Significant positive correlations have also been established between engagement on adaptive flashcard-style questions with both weekly formative quizzes, and high-stakes summative exams. Multiple efficacy studies have also established a strong correlation between self-reported mastery of key medical concepts and performance on related higher-order clinical case-style questions.

In other words, by aligning learning to student skill and adjusting question difficulty, the platform ensured that students had a greater chance of answering the related clinical case question correctly. AI and machine learning make these improvements and efficiencies possible.

Taking hold of better education infrastructures
Research backing the promise of AI and adaptive learning speaks for itself. For example, studies published by the American Psychological Association demonstrate that the traditional, formal chapter-by-chapter approach to learning is less effective with 21st Century students. Instead, they fare better with an experiential and exploratory approach that incorporates multimedia, collaboration, personalized and customized assignments, which build foundational knowledge and increase retention.

Active learning approaches have also been associated with greater academic achievement as evidenced by the findings of a study in Proceedings of the National Academy of Sciences (PNAS) Online that suggested active learning increased exam performance while lecturing increased failure rates.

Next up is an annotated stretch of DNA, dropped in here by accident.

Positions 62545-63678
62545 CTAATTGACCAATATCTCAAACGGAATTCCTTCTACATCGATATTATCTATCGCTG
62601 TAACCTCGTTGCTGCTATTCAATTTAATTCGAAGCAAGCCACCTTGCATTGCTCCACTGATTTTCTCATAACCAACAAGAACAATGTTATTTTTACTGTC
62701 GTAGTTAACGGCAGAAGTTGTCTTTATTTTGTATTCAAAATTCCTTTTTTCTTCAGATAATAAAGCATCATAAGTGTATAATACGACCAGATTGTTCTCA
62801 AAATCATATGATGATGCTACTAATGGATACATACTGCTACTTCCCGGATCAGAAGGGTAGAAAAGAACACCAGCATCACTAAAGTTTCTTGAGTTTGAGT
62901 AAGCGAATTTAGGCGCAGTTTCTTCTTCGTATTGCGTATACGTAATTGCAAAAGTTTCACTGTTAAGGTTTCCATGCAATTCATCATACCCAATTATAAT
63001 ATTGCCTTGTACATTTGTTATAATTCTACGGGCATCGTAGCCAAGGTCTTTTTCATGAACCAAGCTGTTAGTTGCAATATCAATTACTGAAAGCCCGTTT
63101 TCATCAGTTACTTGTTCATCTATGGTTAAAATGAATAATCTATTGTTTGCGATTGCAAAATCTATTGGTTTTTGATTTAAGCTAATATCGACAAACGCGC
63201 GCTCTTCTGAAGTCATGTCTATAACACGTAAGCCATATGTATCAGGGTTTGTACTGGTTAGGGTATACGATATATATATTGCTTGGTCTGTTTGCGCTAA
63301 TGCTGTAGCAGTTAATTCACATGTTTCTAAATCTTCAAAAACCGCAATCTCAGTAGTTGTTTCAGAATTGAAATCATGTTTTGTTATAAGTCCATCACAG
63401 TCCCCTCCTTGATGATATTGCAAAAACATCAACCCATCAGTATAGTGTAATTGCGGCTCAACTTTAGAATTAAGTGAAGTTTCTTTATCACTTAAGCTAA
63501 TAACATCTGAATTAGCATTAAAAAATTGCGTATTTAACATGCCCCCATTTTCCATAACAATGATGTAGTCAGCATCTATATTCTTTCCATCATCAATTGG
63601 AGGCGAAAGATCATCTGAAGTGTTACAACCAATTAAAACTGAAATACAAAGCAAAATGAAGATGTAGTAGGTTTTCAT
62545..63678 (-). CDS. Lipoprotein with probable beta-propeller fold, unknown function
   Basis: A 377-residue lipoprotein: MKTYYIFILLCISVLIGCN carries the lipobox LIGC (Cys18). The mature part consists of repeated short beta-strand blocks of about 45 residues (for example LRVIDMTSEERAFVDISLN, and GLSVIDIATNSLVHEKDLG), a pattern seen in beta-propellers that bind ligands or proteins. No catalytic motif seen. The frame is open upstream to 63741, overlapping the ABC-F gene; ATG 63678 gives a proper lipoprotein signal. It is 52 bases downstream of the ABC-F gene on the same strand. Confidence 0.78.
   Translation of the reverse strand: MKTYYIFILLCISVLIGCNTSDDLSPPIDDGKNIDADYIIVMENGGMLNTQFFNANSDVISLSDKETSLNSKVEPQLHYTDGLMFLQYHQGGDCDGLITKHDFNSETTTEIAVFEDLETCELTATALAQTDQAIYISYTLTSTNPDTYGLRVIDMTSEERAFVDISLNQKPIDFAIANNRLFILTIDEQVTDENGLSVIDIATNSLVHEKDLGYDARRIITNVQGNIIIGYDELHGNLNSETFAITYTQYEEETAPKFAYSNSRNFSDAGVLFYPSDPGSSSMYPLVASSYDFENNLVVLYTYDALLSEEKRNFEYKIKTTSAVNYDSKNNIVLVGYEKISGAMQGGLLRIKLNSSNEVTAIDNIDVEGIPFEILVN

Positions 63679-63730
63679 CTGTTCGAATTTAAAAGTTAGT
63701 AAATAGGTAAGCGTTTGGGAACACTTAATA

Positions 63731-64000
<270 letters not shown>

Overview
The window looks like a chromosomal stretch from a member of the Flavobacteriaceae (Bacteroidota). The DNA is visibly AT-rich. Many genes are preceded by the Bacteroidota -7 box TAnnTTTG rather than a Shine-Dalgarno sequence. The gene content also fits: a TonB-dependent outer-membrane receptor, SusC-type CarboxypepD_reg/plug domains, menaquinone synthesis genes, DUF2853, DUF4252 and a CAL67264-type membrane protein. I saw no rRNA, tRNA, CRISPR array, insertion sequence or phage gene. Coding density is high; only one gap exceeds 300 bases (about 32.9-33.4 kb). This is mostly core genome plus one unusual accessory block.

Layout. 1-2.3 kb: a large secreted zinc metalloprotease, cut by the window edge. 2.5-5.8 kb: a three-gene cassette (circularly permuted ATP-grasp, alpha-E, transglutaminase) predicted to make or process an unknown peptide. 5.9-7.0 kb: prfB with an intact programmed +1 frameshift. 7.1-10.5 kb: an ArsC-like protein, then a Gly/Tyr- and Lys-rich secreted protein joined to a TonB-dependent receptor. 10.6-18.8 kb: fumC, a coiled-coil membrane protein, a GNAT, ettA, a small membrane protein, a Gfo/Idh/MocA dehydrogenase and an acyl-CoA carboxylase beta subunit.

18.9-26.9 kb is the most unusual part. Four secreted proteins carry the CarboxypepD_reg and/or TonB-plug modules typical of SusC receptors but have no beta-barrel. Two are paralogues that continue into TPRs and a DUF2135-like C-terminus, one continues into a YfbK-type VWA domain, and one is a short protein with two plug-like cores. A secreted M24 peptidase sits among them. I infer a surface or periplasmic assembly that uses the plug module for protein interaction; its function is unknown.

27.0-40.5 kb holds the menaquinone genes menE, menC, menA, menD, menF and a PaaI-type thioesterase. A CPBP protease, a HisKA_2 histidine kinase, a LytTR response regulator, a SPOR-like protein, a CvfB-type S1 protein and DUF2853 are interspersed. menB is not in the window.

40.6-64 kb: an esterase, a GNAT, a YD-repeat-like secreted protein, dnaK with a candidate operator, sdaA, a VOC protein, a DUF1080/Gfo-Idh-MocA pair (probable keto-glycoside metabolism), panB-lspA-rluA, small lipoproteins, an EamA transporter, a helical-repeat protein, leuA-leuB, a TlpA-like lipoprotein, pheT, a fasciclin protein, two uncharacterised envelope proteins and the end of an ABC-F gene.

The good news is that adaptive learning platforms are already beginning to deliver the promise of AI and machine learning to help medical students master course work, succeed on exams and become confident in delivering the best quality, evidence-based care to their patients. Higher education institutions are using these solutions for a variety of clinical specialties—including nursing—and realizing the positive impact.

These solutions provide a comprehensive, personalized study plan mapped to the school’s curriculum, ensuring ongoing retention of course content and remediating in areas of deficiency. Through use of virtual simulations, advanced quizzing mechanisms and evidence-based practice information, advanced solutions are equipping students with the experience and critical thinking skills needed for fast-paced and evolving clinical environments. They also equip faculty with the sophisticated analytics needed to assess students, benchmark progress and determine student and classroom preparedness for finals and certification exams.

Learning institutions just beginning to explore adaptive and active learning should start with a plan. An essential first step is to review current program and course outcomes to determine where advanced learning models can make the greatest difference. The key is taking the first step now in order to be ready for the future of medical education and ensuring advanced learning platforms that are built on AI are a central part of that equation.